Eliot Forster, Chief Executive Officer of Immunocore, said: “Immunocore is one of the world’s leading independent biotechnology companies. Milton Park has served as an ideal location for our headquarters, providing us with the communication advantages we depend on day-to-day, and a unique and supportive business culture that helps to reinforce our attractiveness as a place to work. The additional space will provide purpose-built research laboratories accommodating around 450 scientists at Immunocore. We are delighted to be able to renew our relationship with MEPC, and look forward to moving into the premises which we hope will be the backdrop to the next 10 years of our growth.”

James Dipple, MEPC Chief Executive Officer, said: “It’s been a real pleasure working with the Immunocore team and we are delighted to accommodate their continuing expansion at Milton Park. The start of work on building 95 Park Drive brings the total new development under construction at Milton Park to over 160,000 sq ft. These projects, which are over 50% pre-let, reinforce our commitment to providing scope for organisations of all sizes to grow within this thriving and supportive community of likeminded businesses and individuals. 

“This announcement further bolsters the reputation of Milton Park as a globally significant science and technology hub, which attracts innovative businesses who will drive long term growth for the UK economy.” 

Lord Prior, Business Minister, said: “Immunocore’s expansion in Oxfordshire is a boost for the UK’s life sciences sector and a vote of confidence in both our economy and global leadership in developing cutting-edge drugs that improve people’s lives.

“Our Industrial Strategy and sector deal with the life sciences will make the UK one of the most competitive places in the world to grow a biotechnology business and encourage even more firms to invest, creating jobs and sustainable growth across all parts of the UK.”
by Business & Innovation Magazine Reporter 26 Jul, 2017
Earlier this summer, just one day before the General Election, I took part in two Economic Question Time (EQT) events. They were organised by Royds Withy King, and co-hosted with HSBC and Bishop Fleming (Bath) and Shaw Gibbs (Oxford). I’ve been involved with these EQT events since 2009, and always find them interesting because of the local flavour of the concerns raised by attendees.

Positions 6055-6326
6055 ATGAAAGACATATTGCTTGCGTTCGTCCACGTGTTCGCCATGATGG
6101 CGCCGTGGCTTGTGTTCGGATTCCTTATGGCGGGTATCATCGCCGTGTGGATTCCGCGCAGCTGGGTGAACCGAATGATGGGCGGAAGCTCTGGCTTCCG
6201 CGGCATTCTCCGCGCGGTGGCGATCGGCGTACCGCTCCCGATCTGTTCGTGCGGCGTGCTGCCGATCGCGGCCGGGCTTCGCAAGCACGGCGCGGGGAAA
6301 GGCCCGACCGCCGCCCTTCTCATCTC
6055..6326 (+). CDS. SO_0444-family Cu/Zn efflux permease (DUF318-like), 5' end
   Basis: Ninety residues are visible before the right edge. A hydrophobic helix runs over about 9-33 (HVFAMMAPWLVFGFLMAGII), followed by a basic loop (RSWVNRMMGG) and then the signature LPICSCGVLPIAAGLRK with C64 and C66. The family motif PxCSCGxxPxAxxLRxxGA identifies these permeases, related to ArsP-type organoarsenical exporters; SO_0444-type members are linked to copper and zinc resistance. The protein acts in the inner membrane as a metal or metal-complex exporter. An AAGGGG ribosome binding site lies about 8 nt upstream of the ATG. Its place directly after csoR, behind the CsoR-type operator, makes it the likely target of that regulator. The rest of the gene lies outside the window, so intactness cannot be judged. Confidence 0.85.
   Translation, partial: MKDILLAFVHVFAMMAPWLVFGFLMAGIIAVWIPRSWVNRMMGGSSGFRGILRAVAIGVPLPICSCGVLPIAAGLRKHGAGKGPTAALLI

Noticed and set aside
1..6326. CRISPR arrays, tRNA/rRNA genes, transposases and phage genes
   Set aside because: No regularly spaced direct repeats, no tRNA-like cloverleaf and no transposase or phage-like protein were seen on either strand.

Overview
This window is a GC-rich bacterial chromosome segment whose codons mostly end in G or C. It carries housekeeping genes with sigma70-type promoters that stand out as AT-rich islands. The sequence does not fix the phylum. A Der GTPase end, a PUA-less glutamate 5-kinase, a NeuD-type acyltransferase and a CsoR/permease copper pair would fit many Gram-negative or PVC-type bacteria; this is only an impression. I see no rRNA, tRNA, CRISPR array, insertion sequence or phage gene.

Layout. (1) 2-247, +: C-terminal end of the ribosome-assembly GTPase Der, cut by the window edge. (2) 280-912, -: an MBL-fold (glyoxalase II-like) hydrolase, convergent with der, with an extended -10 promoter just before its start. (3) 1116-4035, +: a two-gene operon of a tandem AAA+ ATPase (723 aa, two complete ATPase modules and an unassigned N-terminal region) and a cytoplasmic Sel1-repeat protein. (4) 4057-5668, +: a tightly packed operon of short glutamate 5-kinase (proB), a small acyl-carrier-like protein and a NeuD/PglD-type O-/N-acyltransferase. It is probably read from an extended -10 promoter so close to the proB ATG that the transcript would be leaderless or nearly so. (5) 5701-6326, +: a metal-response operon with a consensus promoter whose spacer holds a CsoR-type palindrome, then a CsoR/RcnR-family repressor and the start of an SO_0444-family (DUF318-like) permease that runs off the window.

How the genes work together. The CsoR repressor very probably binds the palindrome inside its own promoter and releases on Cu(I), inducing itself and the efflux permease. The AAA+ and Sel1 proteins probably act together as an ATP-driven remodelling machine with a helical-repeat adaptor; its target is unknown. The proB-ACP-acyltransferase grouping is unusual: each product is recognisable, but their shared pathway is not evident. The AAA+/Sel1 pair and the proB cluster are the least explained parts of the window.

For both Bath and Oxford, their long history and well-preserved town centres make them a magnet for tourists and visitors. But there’s a constant tension between local authorities keen to preserve their olde-worlde charm, and the need to provide new housing, modern infrastructure, and up-to-date office space. The shortage of such space was uppermost in the minds of many questioners at both EQT events.

In Oxford, it was said that the university colleges snaffle most of the development sites that do become available. In Bath, it was reported that such sites tend to be snapped up by developers keen to convert buildings into student flats. More troubling here were reports that businesses are relocating to Bristol on account of the lack of suitable space. There seems to be a particular dearth of premises for businesses which expand to the point where they need to accommodate a few hundred employees.

But there is also an important difference between the two cities. Although Bath these days has its fair share of students, it would never claim to be an innovation hub in the way that Oxford is. This is largely because Oxford University has a long history of launching spin-offs into the world of commerce, one notable example being the development of penicillin in the early 1940s.

At the Oxford EQT I was fortunate enough to have a long chat with Dr Matt Perkins, who is the CEO of Oxford University Innovation (OUI). In the period between April 2015 and July 2016, OUI was responsible for spinning off 21 businesses, and is hoping to do just as well in the current financial year. In this respect, the University is extremely lucky to have the financial backing of Oxford Sciences Innovation (OSI), which has raised £580 million to provide spin-off businesses with long-term finance. Dr Perkins told me that just six universities account for 90% of the UK’s academic spin-off ventures: a figure which didn’t altogether surprise me, but does make me wonder what many of our long-established higher education institutions are getting up to.

This brings us back to Oxford’s availability of office space. In their early days, many spin-off businesses like to stick close to the university mother-ship, often locating themselves within walking distance of the department that spawned them. This may be possible when they’re young and small, but becomes more difficult as they scale-up.

But if they can bear to tear themselves away from the university’s tender embrace, then the Harwell Campus is only about 20 minutes away. This swanky business park is emerging from the former UK Atomic Energy Authority site, which was once known the world over for its work in the spheres of nuclear energy and weapons. The site is now being transformed, and is home to the Satellite Applications Catapult, the European Centre for Satellite Applications and Telecommunications (an offshoot of the European Space Agency), and also the Diamond Light Source. I visited the Catapult a few months ago, and it’s certainly an impressively modern venue. As for the presence of the European Space Agency, the good news is that it is not an EU institution, so its activities at Harwell shouldn’t get caught up in the Brexit argy-bargy.